This week, the resignation letter of a special education teacher in Florida has gone viral online. Through my friends and relatives who are teachers, and eventually others who read the letter and were moved to share it, I’ve seen it many times in my social network feeds in the last few days. Wendy Bradshaw, Ph.D., decided to resign her teaching post after giving birth and realizing that she felt a sense of dread thinking about her new daughter attending the schools in which she teachers. In her letter, she writes:
I just cannot justify making students cry anymore. They cry with frustration as they are asked to attempt tasks well out of their zone of proximal development. They cry as their hands shake trying to use an antiquated computer mouse on a ten year old desktop computer which they have little experience with, as the computer lab is always closed for testing. Their shoulders slump with defeat as they are put in front of poorly written tests that they cannot read, but must attempt. Their eyes fill with tears as they hunt for letters they have only recently learned so that they can type in responses with little hands which are too small to span the keyboard.
The emphasis above is mine. What Dr. Bradshaw is essentially saying is that the policies of her workplace prevent her from supporting her students’ sense of competence by guiding them through appropriately challenging tasks for their level of ability. She sees their lack of engagement, and it serves to diminish her own at the same time.
Two things stand out to me beyond the obvious sadness of seeing such a professionally accomplished and personally invested teacher leave her job because of policies that complicate her work. The first is that supporting competence (and autonomy and relatedness) in others can be a way for people to engage not just other people, but also themselves in their work. Removing the ability of workers to create engaging circumstances for their customers (students, audiences, users, etc.) disengages the workers eventually.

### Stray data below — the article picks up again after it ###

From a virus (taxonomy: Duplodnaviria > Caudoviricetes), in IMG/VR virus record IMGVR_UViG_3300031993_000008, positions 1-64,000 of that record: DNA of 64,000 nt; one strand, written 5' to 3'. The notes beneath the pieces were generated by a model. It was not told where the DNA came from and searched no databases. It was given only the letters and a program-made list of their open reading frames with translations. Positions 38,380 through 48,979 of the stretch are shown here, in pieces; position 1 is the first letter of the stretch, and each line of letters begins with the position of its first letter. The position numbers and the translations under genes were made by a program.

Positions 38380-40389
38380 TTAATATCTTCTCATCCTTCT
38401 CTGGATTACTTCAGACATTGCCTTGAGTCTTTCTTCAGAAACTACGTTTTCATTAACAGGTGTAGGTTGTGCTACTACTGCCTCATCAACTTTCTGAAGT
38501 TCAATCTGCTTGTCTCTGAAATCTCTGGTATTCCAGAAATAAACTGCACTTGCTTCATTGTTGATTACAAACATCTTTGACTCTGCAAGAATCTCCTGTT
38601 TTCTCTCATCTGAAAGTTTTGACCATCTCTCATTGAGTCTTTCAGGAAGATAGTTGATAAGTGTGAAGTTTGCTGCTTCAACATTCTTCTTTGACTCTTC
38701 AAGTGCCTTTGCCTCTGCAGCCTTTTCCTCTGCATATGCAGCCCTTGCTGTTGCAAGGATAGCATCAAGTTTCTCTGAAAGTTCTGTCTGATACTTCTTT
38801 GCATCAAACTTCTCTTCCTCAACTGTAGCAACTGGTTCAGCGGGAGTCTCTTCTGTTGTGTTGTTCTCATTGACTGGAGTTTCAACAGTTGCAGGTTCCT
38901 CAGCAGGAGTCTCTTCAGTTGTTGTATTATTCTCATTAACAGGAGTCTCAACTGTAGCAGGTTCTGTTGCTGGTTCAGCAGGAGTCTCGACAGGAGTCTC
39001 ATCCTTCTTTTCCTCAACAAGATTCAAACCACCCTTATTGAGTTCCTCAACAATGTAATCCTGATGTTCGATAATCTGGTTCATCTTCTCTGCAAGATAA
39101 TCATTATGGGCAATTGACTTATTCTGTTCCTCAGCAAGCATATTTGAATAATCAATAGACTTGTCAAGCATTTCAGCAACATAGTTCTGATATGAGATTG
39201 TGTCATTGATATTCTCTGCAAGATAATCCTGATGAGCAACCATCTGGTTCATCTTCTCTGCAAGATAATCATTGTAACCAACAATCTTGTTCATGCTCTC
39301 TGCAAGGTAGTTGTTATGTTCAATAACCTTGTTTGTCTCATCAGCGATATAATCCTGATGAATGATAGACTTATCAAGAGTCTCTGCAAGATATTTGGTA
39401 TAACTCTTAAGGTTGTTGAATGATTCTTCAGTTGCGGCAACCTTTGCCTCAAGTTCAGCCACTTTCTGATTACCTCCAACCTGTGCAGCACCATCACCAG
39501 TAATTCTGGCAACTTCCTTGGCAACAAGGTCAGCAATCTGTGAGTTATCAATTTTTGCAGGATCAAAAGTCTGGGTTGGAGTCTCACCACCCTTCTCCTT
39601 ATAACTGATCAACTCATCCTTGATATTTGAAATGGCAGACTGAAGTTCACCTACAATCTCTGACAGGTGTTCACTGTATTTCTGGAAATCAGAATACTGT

Second, this is an example of the unintended consequence of educational policies intended to improve the learning of American children. Legislation like the No Child Left Behind act was crafted, I am sure, with the idea that defining a baseline level of achievement and annual milestones for students would help American children learn more effectively. For a variety of reasons beyond my expertise, that has not come to pass, but as a psychologist, I can say one failure in such legislation is that it does not account for the different learning trajectories of individual students. At some fundamental level, people understand that everyone is different and not all children will learn the same material at the same rate using the same methods. Yet, our standardized testing system measures teachers and schools on their ability to get students to do just that. More than a decade after No Child Left Behind became law, test results consistently show that it was not effective at improving academic achievement. What is even more dangerous in my opinion is that it also seems to have caused talented educators and promising students to disengage along the way.